I believe in the American People. I know that the future of America is brighter than we have yet imaged. Some foretell a decline of America. The end of a Pax Americana. I don't think much of these naysayers. I know that the American people will overcome as they have countless times before, and that together, we will a build a new America that is inclusive, free, and fair, and that is more prosperous than any nation before.
I grew up outside the small town of Barneveld, WI. My father, Jonathan, owned and operated a woodworking business. My dad always made sure his employees had health insurance and he paid them a living wage. From my dad, I learned that decency and community is more important than profit.
"From my dad, I learned that decency and community is more important than profit."
My mom, Morgan, writes fiction and poetry. My mom encouraged me to make art from an early age, and would also take our family for long walks in the countryside. These experiences fostered my passion for music, and my love for the sights, scents, and sounds of nature.
As a boy, I loved sports, most of all football. I would also spend long days composing music. My passion for music composition led me to being recognized by the State of Wisconsin for writing the best instrumental ensemble among high school students. Two years later, as a high school senior, my orchestral composition "Yangzi" was premiered by the Wisconsin Youth Symphony Orchestra. I worked hard for the Obama campaign in 2008, and developed a passion for public policy. On election day, I canvassed every door in my small town. The following year, I attended American Legion Badger Boys State and was nominated for Governor there by my peers. Later that summer, I interned with State Senator Dale Schultz for several months. Dale is the politician I admire most. He had the courage, as a Republican, to stand up to Gov. Scott Walker and the entire Republican establishment in Wisconsin, and he cast the sole Republican vote against many of Walker's bills. Dale believes that government should work for its people, and he could not support politicians turned indifferent to their constituents by special interests.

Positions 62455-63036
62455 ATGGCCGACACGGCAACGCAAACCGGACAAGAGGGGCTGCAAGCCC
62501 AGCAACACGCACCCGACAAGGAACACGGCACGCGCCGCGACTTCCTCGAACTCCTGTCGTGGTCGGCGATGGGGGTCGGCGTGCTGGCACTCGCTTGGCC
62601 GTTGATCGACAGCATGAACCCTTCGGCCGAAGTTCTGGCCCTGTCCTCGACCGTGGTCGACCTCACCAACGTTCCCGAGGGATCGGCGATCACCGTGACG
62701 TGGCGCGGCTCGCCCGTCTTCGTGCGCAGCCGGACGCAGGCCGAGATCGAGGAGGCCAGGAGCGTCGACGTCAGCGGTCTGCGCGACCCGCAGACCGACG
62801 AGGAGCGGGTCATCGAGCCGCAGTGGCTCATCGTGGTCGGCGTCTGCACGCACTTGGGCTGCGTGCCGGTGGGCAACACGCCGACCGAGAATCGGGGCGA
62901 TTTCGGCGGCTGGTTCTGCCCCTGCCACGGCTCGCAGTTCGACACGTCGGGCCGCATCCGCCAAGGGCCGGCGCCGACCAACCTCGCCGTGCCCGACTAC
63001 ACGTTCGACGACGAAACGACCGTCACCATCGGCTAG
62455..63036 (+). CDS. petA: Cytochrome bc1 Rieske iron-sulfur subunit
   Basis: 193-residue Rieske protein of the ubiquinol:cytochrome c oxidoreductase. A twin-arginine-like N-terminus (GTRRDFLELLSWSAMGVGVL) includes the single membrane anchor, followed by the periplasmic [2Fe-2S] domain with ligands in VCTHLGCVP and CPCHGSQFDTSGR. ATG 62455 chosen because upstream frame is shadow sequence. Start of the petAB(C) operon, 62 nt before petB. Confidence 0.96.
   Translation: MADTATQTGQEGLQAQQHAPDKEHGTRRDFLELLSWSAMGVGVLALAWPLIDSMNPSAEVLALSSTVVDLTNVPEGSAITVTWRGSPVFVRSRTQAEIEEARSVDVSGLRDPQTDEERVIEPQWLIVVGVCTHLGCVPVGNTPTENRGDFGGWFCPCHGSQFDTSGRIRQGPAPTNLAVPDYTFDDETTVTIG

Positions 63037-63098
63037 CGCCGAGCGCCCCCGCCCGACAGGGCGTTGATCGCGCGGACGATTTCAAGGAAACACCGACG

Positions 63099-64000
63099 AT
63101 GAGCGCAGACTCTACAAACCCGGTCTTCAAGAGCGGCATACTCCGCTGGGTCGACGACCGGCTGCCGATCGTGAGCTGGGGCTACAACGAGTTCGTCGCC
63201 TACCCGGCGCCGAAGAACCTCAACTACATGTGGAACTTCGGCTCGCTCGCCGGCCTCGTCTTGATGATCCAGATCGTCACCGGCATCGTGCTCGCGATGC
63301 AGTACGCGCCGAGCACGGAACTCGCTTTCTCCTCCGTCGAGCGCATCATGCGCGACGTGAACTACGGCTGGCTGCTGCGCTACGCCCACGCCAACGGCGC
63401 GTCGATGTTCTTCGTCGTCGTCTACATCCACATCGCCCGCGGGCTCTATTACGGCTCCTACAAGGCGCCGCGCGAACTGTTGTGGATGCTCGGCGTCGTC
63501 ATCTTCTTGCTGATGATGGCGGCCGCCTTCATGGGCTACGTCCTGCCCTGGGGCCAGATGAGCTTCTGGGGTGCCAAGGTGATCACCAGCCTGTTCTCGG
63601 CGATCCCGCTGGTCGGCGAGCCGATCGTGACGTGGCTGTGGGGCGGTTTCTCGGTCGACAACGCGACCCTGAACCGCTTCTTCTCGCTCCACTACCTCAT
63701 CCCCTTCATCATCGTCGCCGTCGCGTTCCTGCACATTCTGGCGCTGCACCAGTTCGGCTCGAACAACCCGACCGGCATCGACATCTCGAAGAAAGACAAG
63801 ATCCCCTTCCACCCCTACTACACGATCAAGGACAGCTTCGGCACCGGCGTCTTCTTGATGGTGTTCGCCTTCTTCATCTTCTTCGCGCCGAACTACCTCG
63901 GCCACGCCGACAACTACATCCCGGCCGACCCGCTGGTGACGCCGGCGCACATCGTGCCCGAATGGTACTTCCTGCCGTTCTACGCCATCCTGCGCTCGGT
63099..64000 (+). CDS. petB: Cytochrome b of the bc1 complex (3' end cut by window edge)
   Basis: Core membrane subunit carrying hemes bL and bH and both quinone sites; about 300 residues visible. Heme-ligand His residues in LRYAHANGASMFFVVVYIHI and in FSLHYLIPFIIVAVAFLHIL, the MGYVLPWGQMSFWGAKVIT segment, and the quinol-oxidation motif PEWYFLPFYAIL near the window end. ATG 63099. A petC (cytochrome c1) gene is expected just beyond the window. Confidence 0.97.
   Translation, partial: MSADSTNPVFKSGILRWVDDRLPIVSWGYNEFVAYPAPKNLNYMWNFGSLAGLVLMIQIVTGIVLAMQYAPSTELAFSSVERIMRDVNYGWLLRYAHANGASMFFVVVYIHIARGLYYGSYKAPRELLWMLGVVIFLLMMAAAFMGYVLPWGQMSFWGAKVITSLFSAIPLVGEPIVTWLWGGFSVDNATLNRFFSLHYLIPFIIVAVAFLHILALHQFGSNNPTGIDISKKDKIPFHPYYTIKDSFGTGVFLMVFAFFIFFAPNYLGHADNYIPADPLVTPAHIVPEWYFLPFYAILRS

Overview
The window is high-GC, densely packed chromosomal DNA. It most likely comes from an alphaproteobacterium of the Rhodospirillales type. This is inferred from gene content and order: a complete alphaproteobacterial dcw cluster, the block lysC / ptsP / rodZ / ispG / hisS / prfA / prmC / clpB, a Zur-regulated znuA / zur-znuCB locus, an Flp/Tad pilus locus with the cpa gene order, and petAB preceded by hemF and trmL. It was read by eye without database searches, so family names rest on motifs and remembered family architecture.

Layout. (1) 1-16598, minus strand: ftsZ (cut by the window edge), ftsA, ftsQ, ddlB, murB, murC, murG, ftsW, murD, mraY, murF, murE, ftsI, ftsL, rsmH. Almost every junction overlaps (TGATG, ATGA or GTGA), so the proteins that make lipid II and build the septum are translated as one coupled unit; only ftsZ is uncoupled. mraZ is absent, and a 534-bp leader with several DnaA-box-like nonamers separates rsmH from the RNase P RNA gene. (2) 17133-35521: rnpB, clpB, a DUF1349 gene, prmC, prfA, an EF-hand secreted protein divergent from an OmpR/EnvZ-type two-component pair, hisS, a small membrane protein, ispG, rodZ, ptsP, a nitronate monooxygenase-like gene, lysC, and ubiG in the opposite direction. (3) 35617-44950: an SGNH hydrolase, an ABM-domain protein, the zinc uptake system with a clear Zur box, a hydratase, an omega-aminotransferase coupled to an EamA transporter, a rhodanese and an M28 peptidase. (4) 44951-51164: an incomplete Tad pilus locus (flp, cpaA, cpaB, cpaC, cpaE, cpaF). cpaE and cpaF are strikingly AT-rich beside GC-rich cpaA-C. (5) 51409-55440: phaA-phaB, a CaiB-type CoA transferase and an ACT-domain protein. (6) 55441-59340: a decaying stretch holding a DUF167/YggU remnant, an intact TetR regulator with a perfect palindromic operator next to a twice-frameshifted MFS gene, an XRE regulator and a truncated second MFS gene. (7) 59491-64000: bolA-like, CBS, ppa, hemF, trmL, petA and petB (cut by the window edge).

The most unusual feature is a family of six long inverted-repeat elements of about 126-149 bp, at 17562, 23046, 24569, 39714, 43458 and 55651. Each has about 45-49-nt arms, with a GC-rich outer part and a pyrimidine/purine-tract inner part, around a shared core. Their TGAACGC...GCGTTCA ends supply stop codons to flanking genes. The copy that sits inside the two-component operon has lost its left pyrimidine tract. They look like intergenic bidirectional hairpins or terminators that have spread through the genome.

In 2010, I moved to the Bay Area to study at Stanford. I quickly fell in love with the Bay Area for the great people who live here, for our stunning vistas, and for all the amazing natural places just a short drive away.
"I quickly fell in love with the Bay Area for the great people who live here, for our stunning vistas, and for all the amazing natural places just a short drive away."
At Stanford, I earned my B.S. in Physics. During my summers, I explored many areas of science and tech. One summer, I built an Android app that communicates with a wireless sensor network to keep Army Corp of Engineers safe during search and rescue missions. Another summer, I worked for Technicolor, and built research tools to investigate and make sense of audience reactions to movies. Another summer, I did research in Stanford's biochemistry department and designed an electro-mechanical device that the Stanford Office of Technology Licensing filed a provisional patent on.
During my college days, I also became an avid outdoorsman. I climbed all 14,000' of Mount Shasta in the summer of 2012 and I hiked the Grand Canyon rim-to-rim-to-rim in the Spring of 2013.
In Congress, I will draw on these varied experiences and interests, and on advice from the diverse group of friends I've met through the years, to work productively with my constituents and with my fellow legislators towards finding creative public policy solutions for a multi-disciplinary era.